Cash-strapped SAA may clip Heathrow wings to avoid financial collapse

By Loni Prinsloo and Antony Sguazzin

(Bloomberg) – South African Airways may sell its two prized nighttime operating slots at London’s Heathrow Airport as the state-owned carrier battles to stave off financial collapse, according to people familiar with the situation.

The national airline is currently using only one of the two takeoff and landing slots and could shift London-Johannesburg flights to a cheaper daytime schedule, said the people, who asked not to be identified as an official announcement hasn’t been made. That would reduce costs as the turnaround time would be shorter and free up the more valuable night time slots for potential sale.

The airline was placed under a local form of bankruptcy protection by President Cyril Ramaphosa after last making a profit in 2011 and having received R57bn ($3.9bn) in bailouts since 1994. The administrators have announced that they will cut eight international routes and end all domestic flights aside from those between Cape Town and Johannesburg, drawing criticism from labour groups and government.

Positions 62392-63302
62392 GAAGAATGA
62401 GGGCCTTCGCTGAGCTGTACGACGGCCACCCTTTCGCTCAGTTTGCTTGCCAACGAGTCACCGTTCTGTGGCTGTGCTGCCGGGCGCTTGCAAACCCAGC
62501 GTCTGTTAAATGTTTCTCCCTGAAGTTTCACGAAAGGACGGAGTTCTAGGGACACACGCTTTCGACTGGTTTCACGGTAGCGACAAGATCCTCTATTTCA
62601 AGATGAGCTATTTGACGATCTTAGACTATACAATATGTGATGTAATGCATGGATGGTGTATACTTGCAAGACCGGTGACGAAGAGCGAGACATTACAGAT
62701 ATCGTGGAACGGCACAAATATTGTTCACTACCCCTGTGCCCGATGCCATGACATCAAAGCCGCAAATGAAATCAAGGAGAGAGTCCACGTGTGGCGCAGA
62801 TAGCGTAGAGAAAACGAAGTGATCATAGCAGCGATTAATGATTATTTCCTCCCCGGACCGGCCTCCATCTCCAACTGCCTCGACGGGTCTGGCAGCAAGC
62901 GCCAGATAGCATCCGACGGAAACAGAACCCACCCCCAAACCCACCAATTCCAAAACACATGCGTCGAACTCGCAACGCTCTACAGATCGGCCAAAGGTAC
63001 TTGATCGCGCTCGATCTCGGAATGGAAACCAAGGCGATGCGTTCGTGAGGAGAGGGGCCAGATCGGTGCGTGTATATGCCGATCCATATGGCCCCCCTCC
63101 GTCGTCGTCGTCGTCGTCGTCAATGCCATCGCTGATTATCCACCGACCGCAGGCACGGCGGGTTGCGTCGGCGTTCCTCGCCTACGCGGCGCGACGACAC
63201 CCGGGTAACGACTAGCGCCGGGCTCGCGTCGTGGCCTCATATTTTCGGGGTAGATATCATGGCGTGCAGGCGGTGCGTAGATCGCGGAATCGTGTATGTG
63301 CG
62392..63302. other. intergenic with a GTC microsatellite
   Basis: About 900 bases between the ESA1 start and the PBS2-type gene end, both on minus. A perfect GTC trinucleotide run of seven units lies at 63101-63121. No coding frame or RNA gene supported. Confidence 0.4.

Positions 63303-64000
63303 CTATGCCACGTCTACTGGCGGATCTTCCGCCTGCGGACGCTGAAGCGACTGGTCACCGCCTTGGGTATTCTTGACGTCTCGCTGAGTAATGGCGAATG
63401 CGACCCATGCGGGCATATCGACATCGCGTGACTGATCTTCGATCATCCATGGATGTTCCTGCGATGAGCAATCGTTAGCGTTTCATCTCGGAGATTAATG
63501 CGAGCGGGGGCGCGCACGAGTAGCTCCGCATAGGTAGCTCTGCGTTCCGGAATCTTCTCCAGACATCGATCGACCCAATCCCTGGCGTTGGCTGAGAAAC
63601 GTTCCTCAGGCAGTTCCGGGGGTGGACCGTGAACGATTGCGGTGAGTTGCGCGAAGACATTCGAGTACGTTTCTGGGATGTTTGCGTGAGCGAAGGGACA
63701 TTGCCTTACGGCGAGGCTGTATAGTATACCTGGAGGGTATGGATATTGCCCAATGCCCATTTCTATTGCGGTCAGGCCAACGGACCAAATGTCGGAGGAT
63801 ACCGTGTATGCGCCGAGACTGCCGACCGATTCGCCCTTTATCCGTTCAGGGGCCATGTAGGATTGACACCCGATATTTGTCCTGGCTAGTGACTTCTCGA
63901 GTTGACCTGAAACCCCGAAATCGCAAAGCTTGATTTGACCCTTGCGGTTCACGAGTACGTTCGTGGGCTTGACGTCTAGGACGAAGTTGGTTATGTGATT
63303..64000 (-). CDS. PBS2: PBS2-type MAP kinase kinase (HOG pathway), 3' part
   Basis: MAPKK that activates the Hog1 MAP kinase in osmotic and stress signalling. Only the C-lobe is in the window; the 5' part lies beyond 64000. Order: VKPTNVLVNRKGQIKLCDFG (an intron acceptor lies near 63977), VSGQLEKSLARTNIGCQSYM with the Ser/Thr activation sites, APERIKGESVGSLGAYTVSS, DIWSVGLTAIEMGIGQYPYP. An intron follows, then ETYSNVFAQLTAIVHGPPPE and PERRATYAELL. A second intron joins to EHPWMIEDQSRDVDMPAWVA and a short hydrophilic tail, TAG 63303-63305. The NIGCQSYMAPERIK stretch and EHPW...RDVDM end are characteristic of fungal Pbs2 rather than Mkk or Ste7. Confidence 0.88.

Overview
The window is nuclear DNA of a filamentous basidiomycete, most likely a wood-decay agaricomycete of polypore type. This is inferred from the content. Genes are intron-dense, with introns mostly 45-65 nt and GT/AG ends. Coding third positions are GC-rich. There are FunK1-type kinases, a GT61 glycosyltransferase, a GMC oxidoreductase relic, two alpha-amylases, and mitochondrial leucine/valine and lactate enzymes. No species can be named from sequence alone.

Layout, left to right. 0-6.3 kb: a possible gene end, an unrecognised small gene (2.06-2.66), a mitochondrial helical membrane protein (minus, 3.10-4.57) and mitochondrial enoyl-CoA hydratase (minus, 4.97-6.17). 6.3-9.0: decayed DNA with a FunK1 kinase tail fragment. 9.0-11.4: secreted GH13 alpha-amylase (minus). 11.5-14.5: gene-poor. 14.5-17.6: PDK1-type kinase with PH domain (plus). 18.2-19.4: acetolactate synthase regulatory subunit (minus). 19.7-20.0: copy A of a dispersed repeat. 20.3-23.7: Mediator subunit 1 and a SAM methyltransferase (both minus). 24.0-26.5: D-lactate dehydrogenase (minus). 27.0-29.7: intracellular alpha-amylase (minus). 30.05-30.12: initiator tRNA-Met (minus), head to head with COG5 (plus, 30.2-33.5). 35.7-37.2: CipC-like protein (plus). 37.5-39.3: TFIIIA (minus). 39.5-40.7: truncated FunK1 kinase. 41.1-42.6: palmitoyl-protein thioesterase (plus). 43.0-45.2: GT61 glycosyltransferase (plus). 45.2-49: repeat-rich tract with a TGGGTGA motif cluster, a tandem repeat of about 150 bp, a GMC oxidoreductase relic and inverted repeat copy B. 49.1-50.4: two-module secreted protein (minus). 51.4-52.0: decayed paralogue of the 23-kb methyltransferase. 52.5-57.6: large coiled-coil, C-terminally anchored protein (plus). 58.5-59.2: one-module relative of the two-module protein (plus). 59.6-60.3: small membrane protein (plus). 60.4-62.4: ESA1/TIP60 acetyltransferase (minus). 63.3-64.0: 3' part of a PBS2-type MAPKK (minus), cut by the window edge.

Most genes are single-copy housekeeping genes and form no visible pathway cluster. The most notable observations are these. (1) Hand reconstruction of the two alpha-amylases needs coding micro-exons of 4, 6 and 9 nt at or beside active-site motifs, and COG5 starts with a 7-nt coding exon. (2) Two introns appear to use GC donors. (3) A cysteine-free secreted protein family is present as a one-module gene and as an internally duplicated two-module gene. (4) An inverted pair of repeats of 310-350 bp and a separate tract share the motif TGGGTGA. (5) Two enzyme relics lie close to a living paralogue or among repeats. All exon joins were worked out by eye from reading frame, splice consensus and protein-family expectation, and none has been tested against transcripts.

“SAA continues to operate to London and this has been confirmed by network changes recently announced by the business rescue practitioners,” spokesman Tlali Tlali said in an emailed response to questions on Thursday. “This means the current Heathrow slots remain within SAA’s overall portfolio.”

The slots do not have to be used to fly between the UK and South Africa as they are merely time slots for Heathrow. Nevertheless, overnight flights to and from Johannesburg are convenient for the 11-hour journey and are likely to attract customers. In addition to SAA, British Airways and Virgin Atlantic Airways currently ply the route.

Separately, Virgin said on Wednesday that the airline plans to resume flights between Heathrow and Cape Town starting in October.

In 2016, Oman Air set a record by buying a landing slot in Heathrow for $75m from Air France-KLM.